Published by Lion Hudson,
16 September 2020.
The action in The Kill Fee is mainly set in London in 1920 but there are several flashbacks to events that occurred in Russia in 1917-18, when aristocratic Russian families were in danger from the Bolshevik uprising. The 1917-18 part follows the story of young Anya and her English nanny, who are saved by a mysterious champion, ‘the man in the bearskin coat’, who had entered the house to steal but remained to protect Anya when her mother and elder brothers are murdered. All that Anya has left is her beloved dachshund, Fritzie. As she and her nanny are penniless they are forced to flee on foot to try to reach safe territory.
In London, the story centres around Poppy Denby, Arts and Entertainment editor for The Daily Globe. Poppy’s strict Methodist parents had allowed her to come to London to stay with her Aunt Dot, an actress now confined to a wheelchair after violence suffered when she was a Suffragette, but they had expected Poppy to be a demure companion to her aunt. They had not envisaged that, alongside her best friend, Delilah, Poppy would become part of fashionable, fast-living society, or that she would become a career woman, employed by the forward-thinking, American dwarf, Rollo Rolandson, the owner and chief editor of The Daily Globe newspaper.
Poppy is already aware of the Russian aristocratic presence in London, indeed, Princess Selena, an actress and a cousin of the Czar, is staying with her aunt. Selena is such an exhibitionist that it is hard to know when she is telling the truth, but it seems probable that she is one of the Royal Treasure Keepers: people designated by the Russian rulers to ensure the safety of their valuables and prevent them falling into the hands of the Bolsheviks. Selena’s treasure is a magnificent Fabergé egg, and it forms part of an exhibition of valuable artworks that the Russian aristocrats have put on display in order to raise funds. In her role as Arts and Entertainment editor, Poppy attends the opening night of the exhibition, along with her boyfriend, Daniel, who is The Globe’s photographer, and Aunt Dot, Princess Selena, Rollo, Delilah and Delilah’s boyfriend, Adam. During the exhibition, the lights go out and a shot is fired. When the lights are restored, a guard has been wounded and the largest Fabergé egg has disappeared.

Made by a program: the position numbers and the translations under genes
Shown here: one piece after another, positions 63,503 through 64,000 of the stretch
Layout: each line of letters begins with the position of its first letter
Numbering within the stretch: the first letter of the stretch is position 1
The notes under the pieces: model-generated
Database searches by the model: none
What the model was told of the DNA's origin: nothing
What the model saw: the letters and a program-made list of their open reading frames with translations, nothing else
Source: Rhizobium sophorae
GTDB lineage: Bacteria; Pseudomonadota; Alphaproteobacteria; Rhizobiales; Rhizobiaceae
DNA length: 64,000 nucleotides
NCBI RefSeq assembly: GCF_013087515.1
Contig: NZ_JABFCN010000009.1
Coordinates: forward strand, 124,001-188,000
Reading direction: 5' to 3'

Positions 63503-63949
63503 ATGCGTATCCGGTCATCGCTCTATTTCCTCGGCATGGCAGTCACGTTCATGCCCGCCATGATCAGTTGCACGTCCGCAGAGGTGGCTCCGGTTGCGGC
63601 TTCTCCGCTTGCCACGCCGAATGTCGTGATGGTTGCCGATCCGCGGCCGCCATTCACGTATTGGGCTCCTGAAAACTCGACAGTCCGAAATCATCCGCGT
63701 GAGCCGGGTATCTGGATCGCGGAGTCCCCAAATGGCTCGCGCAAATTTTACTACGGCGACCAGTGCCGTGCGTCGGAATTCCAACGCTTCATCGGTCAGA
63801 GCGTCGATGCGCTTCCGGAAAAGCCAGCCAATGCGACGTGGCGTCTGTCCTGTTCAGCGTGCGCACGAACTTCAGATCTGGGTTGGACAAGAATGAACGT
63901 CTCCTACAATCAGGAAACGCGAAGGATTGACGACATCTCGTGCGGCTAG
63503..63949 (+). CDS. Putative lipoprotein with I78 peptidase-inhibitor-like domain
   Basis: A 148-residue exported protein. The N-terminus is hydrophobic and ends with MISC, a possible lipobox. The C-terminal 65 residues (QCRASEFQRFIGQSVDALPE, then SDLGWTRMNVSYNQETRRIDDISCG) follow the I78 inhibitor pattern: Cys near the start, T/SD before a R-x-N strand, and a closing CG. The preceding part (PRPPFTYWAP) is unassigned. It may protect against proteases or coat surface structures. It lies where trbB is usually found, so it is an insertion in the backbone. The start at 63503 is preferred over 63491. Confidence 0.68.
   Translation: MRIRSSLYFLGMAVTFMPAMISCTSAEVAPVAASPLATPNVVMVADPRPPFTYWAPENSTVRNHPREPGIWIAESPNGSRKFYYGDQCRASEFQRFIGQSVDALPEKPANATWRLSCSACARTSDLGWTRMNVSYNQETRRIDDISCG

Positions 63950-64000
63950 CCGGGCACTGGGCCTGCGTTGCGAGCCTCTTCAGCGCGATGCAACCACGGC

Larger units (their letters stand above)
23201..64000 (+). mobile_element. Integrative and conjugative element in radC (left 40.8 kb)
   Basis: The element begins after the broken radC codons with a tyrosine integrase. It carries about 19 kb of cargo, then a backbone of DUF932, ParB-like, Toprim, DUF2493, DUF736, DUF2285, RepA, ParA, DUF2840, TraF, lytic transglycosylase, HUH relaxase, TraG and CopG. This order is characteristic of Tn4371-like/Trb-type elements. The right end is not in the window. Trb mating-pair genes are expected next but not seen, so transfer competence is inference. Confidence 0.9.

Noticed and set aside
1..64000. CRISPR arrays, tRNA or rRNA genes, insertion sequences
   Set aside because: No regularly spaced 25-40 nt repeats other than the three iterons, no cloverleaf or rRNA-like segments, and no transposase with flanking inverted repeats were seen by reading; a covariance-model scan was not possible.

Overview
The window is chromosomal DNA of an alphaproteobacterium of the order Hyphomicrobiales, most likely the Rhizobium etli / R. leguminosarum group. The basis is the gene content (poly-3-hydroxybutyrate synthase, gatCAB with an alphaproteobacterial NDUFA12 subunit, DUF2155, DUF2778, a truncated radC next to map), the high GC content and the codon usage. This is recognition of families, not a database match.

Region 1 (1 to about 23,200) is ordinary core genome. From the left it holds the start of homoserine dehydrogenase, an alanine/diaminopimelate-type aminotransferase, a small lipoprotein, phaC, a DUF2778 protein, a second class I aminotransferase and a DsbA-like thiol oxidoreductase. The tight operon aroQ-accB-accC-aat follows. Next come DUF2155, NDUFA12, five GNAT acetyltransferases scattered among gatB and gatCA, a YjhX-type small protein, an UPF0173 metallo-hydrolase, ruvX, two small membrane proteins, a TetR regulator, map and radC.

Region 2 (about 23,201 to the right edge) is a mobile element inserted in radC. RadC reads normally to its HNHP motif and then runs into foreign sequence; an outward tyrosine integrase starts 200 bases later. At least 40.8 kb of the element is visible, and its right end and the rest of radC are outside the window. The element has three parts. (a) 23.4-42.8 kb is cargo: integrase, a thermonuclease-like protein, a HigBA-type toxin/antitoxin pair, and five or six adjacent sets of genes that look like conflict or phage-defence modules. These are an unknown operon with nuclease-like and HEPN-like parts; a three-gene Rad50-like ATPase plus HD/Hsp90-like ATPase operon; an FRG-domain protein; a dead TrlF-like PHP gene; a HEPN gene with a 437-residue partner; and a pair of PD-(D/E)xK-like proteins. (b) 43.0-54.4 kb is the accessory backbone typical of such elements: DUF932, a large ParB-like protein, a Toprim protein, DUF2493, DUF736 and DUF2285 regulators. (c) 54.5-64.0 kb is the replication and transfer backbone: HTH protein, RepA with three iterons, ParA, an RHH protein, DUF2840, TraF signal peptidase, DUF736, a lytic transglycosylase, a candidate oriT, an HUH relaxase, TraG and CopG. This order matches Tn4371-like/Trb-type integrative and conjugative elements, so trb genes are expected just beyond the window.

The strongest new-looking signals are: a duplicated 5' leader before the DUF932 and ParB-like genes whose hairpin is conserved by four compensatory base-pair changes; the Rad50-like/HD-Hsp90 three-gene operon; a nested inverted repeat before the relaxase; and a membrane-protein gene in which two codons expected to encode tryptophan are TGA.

As Poppy and her fellow journalists investigate, it becomes clear that the theft of this Fabergé egg is linked to other thefts around the world and, although the eggs are all worth a lot of money in their own right, their true value is in a secret they contain. This secret could cause chaos throughout Europe and even lead to another devastating war. As people connected to the egg are murdered, Poppy finds herself in a strange and dangerous world of secrets and spies, uncertain who she can trust as she struggles to keep herself and those she cares about safe.
is the second in the series featuring Poppy Denby. It has an intriguing plot
and excellent historical detail, and skilfully blends fictional characters and
real-life people of the time. The characters are engaging, especially Poppy as
she fights to establish and maintain her right to have a career. The Kill
Fee is a fascinating read, which I recommend.
Reviewer: Carol Westron
Fiona Veitch Smith is the author of the Poppy Denby Investigates novels, Golden Age-style murder mysteries set in the 1920s (Lion Fiction). The first book, The Jazz Files, was shortlisted for the CWA Historical Dagger, while subsequent books have been shortlisted for the Foreword Review Mystery Novel of the Year and the People’s Book Prize. Book 5, The Art Fiasco, is out now. Fiona lives with her husband and teenage daughter in Newcastle upon Tyne. She works part time for the Crime Writers' Association and is the Deputy Editor of Red Herrings magazine.
Carol Westron is a successful short story writer and a Creative
Writing teacher. She is the moderator
for the cosy/historical crime panel, The Deadly Dames. Her crime novels are set both in contemporary
and Victorian times. The Terminal
Velocity of Cats the first in her Scene of Crimes novels, was published
July 2013. Carol recently gave an interview to Mystery People. To read the
interview click on the link below.
To read a review of Carol latest book This Game of Ghosts click on the title.